I don’t remember the score then, I don’t remember the next game’s score either, but I remember the buzz around it, and I can’t wait to see how Vancouver responds on Wednesday.
The hangovers, the antacids, the ass-dragging, the time-crunch, the flagging energy, the death-defying schedule juggling — THIS IS WHAT WE LIVE FOR. This is what the Stanley Cup does to you.
This isn’t no dinky football final where they play one game, and whoop, there it is, you have a victor. This is an all-out, bone-crunching, bruising, gasping best-of-7 fight through the injured-reserve list victory, baby. The winner’s gotta make it happen four times JUST THIS SERIES alone! Never mind the other three series nor the oodles of overtime played.
Two months, man! I hurt, and I’m tired, and I’m fed up.
But I’m not gonna miss a goddamned minute.
Because, really, this is what we live for.
Today, this week. The Stanley Cup hasn’t been held by a Canadian team since 1993. Vancouver has never owned the Cup.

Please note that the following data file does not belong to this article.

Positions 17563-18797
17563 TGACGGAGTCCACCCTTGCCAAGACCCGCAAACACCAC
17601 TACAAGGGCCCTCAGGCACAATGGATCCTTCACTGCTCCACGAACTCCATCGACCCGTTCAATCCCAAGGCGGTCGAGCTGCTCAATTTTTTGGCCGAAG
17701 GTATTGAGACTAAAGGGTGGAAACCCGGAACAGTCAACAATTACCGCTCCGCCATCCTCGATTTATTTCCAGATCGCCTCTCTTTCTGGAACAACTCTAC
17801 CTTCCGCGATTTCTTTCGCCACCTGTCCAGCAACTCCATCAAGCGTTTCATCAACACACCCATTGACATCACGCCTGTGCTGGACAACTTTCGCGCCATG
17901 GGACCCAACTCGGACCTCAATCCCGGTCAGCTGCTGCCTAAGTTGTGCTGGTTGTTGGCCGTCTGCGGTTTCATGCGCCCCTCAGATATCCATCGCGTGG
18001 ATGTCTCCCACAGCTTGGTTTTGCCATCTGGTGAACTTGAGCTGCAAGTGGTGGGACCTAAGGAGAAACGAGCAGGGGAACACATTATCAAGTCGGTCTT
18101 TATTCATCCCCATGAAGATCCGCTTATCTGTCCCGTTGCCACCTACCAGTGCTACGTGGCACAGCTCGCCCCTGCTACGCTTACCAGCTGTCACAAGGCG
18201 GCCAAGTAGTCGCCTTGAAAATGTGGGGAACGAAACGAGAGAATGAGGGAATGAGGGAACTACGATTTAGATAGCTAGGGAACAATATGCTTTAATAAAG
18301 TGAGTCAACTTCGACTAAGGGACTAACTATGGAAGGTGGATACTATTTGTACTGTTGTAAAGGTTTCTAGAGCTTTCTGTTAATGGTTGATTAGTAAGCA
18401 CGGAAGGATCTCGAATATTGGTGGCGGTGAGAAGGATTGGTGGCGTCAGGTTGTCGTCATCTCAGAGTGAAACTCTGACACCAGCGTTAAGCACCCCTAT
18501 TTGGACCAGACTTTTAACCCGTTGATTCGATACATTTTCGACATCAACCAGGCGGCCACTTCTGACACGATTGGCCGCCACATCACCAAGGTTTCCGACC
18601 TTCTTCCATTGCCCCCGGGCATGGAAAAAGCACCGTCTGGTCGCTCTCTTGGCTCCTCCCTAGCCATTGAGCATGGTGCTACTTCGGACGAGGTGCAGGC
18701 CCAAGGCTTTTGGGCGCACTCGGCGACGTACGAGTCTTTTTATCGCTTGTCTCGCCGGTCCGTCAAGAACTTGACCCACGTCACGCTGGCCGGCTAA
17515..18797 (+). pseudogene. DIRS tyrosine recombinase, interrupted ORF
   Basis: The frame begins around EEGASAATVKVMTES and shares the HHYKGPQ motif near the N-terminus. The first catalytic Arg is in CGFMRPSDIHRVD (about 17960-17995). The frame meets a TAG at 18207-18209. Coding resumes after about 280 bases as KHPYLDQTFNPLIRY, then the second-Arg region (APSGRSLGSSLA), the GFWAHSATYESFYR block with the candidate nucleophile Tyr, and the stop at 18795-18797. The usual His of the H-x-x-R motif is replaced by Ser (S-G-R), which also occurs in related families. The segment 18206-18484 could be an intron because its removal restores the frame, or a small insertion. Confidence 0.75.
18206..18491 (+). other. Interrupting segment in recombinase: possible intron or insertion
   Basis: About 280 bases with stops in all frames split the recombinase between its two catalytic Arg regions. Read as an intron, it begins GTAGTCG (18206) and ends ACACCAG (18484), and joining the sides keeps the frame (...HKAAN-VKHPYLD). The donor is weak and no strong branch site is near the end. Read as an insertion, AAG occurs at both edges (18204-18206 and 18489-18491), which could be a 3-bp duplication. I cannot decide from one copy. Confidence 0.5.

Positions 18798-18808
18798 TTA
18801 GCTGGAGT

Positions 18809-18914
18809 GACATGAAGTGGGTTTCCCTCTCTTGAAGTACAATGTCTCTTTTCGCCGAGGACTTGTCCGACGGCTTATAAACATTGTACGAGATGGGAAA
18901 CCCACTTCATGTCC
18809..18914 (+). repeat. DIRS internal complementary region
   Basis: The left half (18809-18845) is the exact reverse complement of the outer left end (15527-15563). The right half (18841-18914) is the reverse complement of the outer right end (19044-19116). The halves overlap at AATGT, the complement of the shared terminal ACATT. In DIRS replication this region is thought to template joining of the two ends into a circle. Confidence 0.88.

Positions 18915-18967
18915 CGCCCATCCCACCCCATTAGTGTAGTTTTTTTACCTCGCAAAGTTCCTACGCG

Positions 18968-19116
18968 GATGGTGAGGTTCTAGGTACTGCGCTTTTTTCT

But this year we will.
And I won’t have missed a minute.
Make my coffee a double. Maybe a triple. And get me a bigger piece of thread to hang onto, buddy. 31 hours to Game 4. I’ll be glued to it. You?


Photo: Canadian Press. Baby Sign: No idea–bouncing around Facebook for a few weeks now, anonymously.
Not-so-Confidential To Boston Fans:
After last night’s game, you don’t get to whine about “dirty” play. Enjoy losing the series, Beantown.

The Week That Was: A Round-Up

What a week. I’m just finishing up some coffee, then I’m dragging my tired ass into work.

My seat in the arena might've been the nosebleeds, but it was fun to be above everything. Loved it. Great view.